Medical Students Complete Geriatric Rotation by Telemedicine During Pandemic
Care by phone allows med students to continue geriatric rotation and unearths some serious health concerns.
In-person medical appointments weren’t all that was canceled at Cleveland Clinic in March 2020, when COVID-19 cases first erupted in Northeast Ohio. So were clinical rotations for medical students.
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“One week we were operating as normal, and the next week all of our students were sent home,” says geriatrician Kenneth Koncilja, MD, clerkship director for Cleveland Clinic’s Center for Geriatric Medicine. “Medical staff quickly transitioned to virtual visits, but we were left wondering how to teach our trainees when they had spent only a few days in clinic.”
The virtual visit platform wasn’t designed for medical training, and digital curriculum hadn’t been established. Dr. Koncilja needed an alternative way to provide clinical experience for medical students, all from Case Western Reserve University School of Medicine and the university’s Cleveland Clinic Lerner College of Medicine.
That’s when he and others in the Center for Geriatric Medicine devised a telemedicine outreach program. Within two weeks, Cleveland Clinic’s geriatric rotation had resumed, with patient interaction completely by telephone.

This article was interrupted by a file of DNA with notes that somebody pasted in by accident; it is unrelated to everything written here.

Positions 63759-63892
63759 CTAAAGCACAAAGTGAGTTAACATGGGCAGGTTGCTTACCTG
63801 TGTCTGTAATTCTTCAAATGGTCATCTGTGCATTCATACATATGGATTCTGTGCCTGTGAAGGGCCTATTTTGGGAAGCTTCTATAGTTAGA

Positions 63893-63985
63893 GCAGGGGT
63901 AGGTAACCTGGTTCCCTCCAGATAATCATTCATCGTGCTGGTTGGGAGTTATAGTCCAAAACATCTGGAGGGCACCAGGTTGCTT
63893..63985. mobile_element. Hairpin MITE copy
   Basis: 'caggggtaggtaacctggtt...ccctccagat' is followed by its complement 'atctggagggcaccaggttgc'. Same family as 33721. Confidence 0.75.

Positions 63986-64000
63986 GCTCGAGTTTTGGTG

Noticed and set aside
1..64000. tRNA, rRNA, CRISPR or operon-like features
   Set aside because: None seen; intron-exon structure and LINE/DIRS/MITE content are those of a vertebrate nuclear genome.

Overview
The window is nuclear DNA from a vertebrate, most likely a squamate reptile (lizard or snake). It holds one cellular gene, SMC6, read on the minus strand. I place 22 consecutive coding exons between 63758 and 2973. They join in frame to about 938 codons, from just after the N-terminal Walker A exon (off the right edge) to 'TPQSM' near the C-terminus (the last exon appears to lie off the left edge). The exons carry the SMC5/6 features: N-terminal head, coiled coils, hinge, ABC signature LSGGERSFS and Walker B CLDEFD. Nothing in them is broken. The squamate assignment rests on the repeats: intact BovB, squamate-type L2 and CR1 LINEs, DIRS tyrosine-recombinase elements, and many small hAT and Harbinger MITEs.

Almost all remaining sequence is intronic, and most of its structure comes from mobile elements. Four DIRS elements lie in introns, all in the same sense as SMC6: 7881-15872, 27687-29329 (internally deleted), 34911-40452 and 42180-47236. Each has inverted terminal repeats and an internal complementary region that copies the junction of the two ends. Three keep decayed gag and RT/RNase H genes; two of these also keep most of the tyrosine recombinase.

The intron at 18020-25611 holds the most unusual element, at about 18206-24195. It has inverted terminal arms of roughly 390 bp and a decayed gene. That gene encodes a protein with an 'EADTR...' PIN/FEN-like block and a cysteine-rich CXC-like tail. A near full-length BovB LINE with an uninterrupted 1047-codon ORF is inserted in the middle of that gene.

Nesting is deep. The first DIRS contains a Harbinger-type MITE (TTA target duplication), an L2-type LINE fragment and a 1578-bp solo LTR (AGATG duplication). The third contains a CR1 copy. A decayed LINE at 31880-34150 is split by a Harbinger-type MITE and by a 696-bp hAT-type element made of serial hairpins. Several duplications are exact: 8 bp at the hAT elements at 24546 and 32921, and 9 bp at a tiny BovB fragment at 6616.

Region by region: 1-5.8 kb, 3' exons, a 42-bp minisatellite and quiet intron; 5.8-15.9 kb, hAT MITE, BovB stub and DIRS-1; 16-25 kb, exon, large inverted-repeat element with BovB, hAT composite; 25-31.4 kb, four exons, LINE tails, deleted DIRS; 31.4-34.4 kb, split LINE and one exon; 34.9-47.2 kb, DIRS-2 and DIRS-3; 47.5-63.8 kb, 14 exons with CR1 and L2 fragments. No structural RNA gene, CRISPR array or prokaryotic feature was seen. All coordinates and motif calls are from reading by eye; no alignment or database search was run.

To date, nearly 90 medical students and internal medicine residents have called more than 4,500 Cleveland Clinic geriatric patients to conduct needs assessments. Trainees proactively identify the needs of these vulnerable older adults, many who are homebound or quarantined, and make interventions as appropriate.
“Care coordinators, nurses, behavioral health specialists, social workers and pharmacists support our trainees and help with referrals,” says Dr. Koncilja. “At the end of each day, trainees and staff debrief about the patients encountered.”
During each patient call, trainees follow a conversation guide to cover elements of the rotation’s curriculum.
Conversations during the first weeks focused on COVID-19. Trainees asked patients how they were learning the latest about the pandemic, instructed them to rely on information from their state’s department of health, and reinforced stay-at-home orders and other protective guidelines. They also asked about:
“We regularly changed talking points to explore different social determinants of health and other factors that might affect patients’ health,” says Dr. Koncilja. “For example, one day we asked patients about gun safety. Another day we compared prescriptions with actual fill history to ensure patients were taking medications as ordered.”
Trainees mostly gather information to share with each patient’s primary care provider. Yet some patient calls have required immediate intervention. For example, medical students have:
“These situations would have been addressed eventually, but our trainees were proactive in bringing them to light, while gaining clinical experience,” says Dr. Koncilja. “The outreach program benefitted both patients and medical students.”
The telemedicine curriculum likely will continue long after the COVID-19 pandemic has abated.
“Now that telemedicine is playing a bigger role in patient care, we will continue to train medical students to provide value in this format,” says Dr. Koncilja.